It’s just after 3 p.m. on a sun-splashed May afternoon and Kamber Anderson is sitting in a seat at Blue Wahoos Stadium talking about working in a sports setting.
It’s a dream come true for the former Navarre softball standout. She is involved in the catering side of the stadium operation and spends most of her time on the Winn-Dixie Party Deck.
“This environment…from playing softball for 12 or 13 years, to getting to work in this environment makes you feel good,” Anderson said. “It feels like home and is so much fun. I love it.”
Anderson is in her first year working for the Blue Wahoos, the Double-A affiliate of the Cincinnati Reds. Players are on the field hitting during batting practice as Anderson tells her story of how she landed a job with the team.
“My friend told me about it and I thought it sounded fun,’” Anderson said. “I get to work with my friend Sarah and that makes it even more awesome. And when we get breaks, we will watch the game.”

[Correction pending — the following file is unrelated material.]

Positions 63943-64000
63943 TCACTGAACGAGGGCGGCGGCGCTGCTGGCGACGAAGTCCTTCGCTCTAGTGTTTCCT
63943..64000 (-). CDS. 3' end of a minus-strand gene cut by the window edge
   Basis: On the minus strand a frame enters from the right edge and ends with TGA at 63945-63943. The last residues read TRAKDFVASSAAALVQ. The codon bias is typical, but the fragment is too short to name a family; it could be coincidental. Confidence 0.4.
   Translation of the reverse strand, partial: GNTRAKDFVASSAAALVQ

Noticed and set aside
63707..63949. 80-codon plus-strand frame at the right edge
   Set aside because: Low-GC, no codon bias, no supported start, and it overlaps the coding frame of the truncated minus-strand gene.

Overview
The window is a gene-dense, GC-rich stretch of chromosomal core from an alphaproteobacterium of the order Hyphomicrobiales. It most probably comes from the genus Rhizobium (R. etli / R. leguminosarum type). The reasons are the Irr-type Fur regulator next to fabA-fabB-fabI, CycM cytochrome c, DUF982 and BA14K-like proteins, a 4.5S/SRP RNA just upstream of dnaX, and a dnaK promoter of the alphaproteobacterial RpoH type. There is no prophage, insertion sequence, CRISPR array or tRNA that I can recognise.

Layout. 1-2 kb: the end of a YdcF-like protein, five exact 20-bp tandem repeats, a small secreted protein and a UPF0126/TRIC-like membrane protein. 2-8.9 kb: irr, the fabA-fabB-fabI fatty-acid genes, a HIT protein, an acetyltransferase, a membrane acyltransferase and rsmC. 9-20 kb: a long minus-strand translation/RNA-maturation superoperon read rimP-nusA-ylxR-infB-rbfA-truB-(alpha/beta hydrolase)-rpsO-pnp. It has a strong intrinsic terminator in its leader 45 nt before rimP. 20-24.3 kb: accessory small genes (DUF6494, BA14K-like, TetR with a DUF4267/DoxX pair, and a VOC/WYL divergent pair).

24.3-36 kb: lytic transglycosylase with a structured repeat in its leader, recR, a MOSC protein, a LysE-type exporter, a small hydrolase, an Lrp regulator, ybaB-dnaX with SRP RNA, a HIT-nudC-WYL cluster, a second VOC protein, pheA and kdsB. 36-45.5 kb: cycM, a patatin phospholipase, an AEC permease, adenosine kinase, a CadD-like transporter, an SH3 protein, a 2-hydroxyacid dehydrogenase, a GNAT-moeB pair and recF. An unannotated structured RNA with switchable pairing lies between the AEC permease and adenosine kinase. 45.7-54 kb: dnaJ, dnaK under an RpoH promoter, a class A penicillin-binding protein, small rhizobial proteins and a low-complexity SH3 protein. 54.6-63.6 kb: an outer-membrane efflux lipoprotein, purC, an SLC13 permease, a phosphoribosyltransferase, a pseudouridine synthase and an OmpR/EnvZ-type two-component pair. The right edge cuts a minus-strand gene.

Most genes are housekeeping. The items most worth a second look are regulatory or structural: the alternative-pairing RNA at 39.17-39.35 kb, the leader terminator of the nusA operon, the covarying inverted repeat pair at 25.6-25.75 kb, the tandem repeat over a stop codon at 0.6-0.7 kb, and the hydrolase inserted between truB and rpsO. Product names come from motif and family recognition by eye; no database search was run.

Anderson loves the sport, almost as much as she loves softball, and there are days where she wishes she could still play.
She was supposed to play for Pensacola State but a back injury sidelined her last season. A wrist injury was the final blow to a promising college career.
“I had a cyst and normally it’s easy to take out and you are back to normal pretty quickly,” Anderson said. “But mine was not. It was more difficult to get it out. They had to take out a lot of my wrist to get everything. The recovery is still a little painful.”
She calls the wrist situation “bad luck” and admits it’s not easy being a spectator.
“It’s really hard,” Anderson said. “Sometimes teammates will be like ‘I don’t want to practice today’ but I do. I really wish I could. It’s the reason I got a job like this because it’s hard to be around the team all of the time and keep your head up. It gets emotional sometimes.”
Pensacola State is honoring her scholarship for the upcoming season, which Anderson appreciates a great deal, and while she can’t play, she is thankful she gets to be around the team.
Read more in the May 26 edition of Navarre Press or subscribe online here.